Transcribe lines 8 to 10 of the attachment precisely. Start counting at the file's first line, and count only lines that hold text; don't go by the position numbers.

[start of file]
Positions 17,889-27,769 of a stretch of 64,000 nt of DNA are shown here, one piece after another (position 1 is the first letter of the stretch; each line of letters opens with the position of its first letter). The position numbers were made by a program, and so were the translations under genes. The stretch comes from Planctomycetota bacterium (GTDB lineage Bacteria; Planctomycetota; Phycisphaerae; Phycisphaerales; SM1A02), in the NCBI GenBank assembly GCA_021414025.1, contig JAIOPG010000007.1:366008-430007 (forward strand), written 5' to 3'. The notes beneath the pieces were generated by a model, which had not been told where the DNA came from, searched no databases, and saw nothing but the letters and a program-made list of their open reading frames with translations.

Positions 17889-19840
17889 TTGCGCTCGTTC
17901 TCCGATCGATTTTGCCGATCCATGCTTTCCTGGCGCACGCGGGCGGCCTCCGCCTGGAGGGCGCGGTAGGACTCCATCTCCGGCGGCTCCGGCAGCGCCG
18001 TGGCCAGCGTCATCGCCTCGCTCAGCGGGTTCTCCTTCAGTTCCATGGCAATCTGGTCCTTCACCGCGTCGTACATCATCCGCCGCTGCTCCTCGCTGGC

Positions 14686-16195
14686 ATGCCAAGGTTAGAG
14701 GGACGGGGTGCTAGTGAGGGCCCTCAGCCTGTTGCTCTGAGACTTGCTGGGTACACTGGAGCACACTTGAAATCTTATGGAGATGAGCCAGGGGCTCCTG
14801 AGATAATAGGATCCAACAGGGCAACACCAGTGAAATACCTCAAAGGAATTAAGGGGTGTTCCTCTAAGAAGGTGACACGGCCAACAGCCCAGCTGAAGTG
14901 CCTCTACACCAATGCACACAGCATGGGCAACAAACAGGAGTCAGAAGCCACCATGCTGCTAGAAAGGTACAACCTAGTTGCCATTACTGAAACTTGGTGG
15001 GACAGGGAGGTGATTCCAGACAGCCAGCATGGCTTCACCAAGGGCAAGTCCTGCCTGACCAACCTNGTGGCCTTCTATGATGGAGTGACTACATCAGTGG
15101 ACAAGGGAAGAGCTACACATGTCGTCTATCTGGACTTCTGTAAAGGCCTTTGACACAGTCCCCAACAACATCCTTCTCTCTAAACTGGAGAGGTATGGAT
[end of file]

14701 GGACGGGGTGCTAGTGAGGGCCCTCAGCCTGTTGCTCTGAGACTTGCTGGGTACACTGGAGCACACTTGAAATCTTATGGAGATGAGCCAGGGGCTCCTG
14801 AGATAATAGGATCCAACAGGGCAACACCAGTGAAATACCTCAAAGGAATTAAGGGGTGTTCCTCTAAGAAGGTGACACGGCCAACAGCCCAGCTGAAGTG
14901 CCTCTACACCAATGCACACAGCATGGGCAACAAACAGGAGTCAGAAGCCACCATGCTGCTAGAAAGGTACAACCTAGTTGCCATTACTGAAACTTGGTGG